Canada judge rules mandatory minimum sentence for firearm possession unconstitutional

[JURIST] The Ontario Superior Court [official website] on Monday issued an opinion [text] refusing to impose a mandatory minimum sentence established by the Canadian federal government for firearm possession, declaring the guideline unconstitutional. Justice Anne Molloy ruled in the case of Leroy Smickle, who was convicted of possessing a loaded handgun. The Canadian government stipulates [95(1) of the Criminal Code text] that any party found guilty of that crime shall be sentenced to a minimum imprisonment of three years. Molloy found no malicious intent in Smickle's actions, and recognized that this conviction was his first as a mitigating factor. Smickle's defense counsel argued that the mandatory sentence amounted to cruel and unusual punishment prohibited by the Canadian Charter of Rights and Freedoms [text], Canada's constitution, and Molloy agreed:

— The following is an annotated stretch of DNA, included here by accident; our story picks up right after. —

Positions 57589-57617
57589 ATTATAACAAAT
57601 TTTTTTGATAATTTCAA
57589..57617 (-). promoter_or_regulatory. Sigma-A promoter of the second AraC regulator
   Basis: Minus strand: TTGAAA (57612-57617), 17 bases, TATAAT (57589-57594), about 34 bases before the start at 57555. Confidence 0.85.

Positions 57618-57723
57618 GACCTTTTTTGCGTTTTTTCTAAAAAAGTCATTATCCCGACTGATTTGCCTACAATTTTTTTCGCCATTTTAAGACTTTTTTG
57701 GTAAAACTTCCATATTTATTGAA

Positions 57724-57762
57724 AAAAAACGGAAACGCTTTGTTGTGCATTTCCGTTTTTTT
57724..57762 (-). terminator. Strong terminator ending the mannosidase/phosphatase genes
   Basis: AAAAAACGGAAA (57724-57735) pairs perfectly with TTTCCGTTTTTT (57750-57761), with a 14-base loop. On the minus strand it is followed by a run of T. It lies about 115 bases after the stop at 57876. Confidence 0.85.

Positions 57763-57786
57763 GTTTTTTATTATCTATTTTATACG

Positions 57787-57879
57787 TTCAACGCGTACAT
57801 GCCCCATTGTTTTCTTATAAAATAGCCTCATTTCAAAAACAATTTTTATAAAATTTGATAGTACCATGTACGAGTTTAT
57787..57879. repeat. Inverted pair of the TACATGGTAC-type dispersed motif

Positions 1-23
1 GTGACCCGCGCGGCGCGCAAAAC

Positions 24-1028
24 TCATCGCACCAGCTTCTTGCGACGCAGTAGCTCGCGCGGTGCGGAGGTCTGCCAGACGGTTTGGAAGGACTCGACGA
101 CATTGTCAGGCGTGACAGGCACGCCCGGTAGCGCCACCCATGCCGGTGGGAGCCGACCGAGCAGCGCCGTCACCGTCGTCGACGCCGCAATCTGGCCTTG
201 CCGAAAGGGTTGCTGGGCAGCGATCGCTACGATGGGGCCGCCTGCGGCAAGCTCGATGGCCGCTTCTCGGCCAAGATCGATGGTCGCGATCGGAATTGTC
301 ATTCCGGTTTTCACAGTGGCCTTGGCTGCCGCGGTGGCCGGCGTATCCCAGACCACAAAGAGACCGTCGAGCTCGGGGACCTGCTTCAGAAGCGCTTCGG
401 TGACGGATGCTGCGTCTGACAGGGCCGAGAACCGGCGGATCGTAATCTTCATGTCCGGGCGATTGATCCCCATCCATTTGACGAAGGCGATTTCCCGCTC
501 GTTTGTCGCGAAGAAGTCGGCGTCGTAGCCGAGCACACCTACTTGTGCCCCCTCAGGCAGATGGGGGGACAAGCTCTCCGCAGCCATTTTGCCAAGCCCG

The only goal or principle of sentencing that would arguably be met by the imposition of this sentence would be denunciation and general deterrence. However, the case law is clear that general deterrence alone cannot justify the imposition of a sentence that is otherwise grossly disproportionate to what an offender deserves. To take that principle to the extreme, a mandatory sentence of life imprisonment for shoplifting would no doubt act as a general deterrent, but it would shock the public conscience to impose such an onerous punishment, for example, on a young single mother with no criminal record who steals a loaf of bread from Walmart.
The results of this case, and recent case Regina v. Nur [text], where a similar sentence was upheld, have combined to present a significant challenge to Canada's current mandatory minimum sentence requirements. The issue may warrant an appeal [The Globe and Mail report] to the Supreme Court of Canada [official website].

Mandatory minimum sentences have also been and issue in the United States, where the US Supreme Court issued a ruling [JURIST report] in May of 2010 allowing mandatory minimums but elevating the standards of proof required in federal gun crimes. Some commentators have suggested [JURIST op-ed] that mandatory minimum sentences should also be disfavored because of their tendency to increase the load of prisons on governmental budgets and unnecessarily increase the non-violent prisoner population.

 

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